The Role of Leaf Epicuticular Wax in the Adaptation of Wheat (Triticum aestivum L.) to High Temperatures and Moisture Deficit Conditions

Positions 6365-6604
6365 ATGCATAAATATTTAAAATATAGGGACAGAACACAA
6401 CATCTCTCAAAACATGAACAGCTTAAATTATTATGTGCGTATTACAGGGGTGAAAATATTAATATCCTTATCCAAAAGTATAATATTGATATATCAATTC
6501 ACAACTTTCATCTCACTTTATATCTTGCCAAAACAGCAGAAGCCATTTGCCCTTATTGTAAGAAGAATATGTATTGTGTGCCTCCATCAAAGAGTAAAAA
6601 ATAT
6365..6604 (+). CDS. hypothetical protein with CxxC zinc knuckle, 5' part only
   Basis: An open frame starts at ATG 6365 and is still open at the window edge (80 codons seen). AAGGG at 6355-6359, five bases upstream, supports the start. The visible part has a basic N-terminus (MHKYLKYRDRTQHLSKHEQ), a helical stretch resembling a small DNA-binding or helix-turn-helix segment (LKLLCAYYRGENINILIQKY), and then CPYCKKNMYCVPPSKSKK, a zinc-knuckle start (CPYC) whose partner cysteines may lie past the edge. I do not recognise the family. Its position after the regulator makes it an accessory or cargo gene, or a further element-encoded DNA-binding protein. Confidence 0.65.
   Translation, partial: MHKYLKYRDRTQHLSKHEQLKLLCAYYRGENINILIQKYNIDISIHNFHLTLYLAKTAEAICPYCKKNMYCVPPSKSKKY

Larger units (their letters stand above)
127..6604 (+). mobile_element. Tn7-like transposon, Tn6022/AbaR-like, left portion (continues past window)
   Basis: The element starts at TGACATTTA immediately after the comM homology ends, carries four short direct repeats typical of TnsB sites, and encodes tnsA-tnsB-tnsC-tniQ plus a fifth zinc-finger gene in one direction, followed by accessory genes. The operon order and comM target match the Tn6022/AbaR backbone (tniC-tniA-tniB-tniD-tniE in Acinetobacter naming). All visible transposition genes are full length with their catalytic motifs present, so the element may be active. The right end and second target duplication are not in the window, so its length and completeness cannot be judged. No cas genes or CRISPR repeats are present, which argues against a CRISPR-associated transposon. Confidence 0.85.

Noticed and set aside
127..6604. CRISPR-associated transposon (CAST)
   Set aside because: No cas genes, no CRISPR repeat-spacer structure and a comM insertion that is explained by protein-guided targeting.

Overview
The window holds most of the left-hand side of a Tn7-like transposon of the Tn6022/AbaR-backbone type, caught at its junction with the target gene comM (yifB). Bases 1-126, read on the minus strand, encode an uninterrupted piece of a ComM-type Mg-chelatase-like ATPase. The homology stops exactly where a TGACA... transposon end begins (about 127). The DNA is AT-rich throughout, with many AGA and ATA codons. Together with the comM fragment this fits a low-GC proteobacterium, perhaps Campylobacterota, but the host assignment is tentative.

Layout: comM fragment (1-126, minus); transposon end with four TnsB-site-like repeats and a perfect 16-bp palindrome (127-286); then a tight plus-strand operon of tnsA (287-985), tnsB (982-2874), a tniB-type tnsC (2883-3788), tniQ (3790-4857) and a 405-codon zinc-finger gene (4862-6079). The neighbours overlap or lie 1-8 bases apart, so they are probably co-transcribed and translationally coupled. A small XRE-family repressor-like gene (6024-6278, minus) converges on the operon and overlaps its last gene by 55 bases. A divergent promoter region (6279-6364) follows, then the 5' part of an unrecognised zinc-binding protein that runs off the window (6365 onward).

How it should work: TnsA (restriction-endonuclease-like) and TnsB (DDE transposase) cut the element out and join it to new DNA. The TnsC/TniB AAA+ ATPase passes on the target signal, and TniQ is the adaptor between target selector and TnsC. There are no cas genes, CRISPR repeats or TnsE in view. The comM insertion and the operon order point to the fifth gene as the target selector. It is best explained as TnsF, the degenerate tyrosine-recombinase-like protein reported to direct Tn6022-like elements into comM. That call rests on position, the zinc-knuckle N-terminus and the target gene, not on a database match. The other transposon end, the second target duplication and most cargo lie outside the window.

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Crop Science Society of America. All rights reserved. Water deficit is one of the primary causes of decreasing wheat (Triticum aestivum L.) yields. Previous studies have identified associations in genomic regions with cooler canopies, the heat-susceptible index, and grain yield in spring wheat. This project aimed to define the role of leaf epicuticular wax (EW) as a drought-adaptive trait for improving the production and stability of yield attributes. A recombinant inbred line (RIL) population created from two spring wheat cultivars (Halberd and Len) was used. The parent lines were selected because of their different responses to drought, with Halberd exhibiting better water deficit tolerance. In five environments, an lattice design with two replications and two distinct moisture treatments (water deficit and irrigated) were implemented. The RILs exhibited significant segregation for leaf EW, canopy temperature (CT) and drought susceptibility index (DSI). The inheritance of leaf EW was low (0.15) because of significant environment interactions. The RILs grown under water deficit produced significantly higher EW content (1930%) compared with those under irrigation. The leaf EW significantly correlated with plot yield (r = 0.32) and leaf CT (r = -0.32) and the DSI for mean single head weight (r = -0.23) at Uvalde 2012 under water deficit. In addition, EW and CT correlated with stability parameters (DSI, regression of coefficient, and regression mean square) of different yield components within and across water deficit environments. This study explains the inter-relationship between leaf EW and CT in improving wheat adaptability to moisture and heat stress.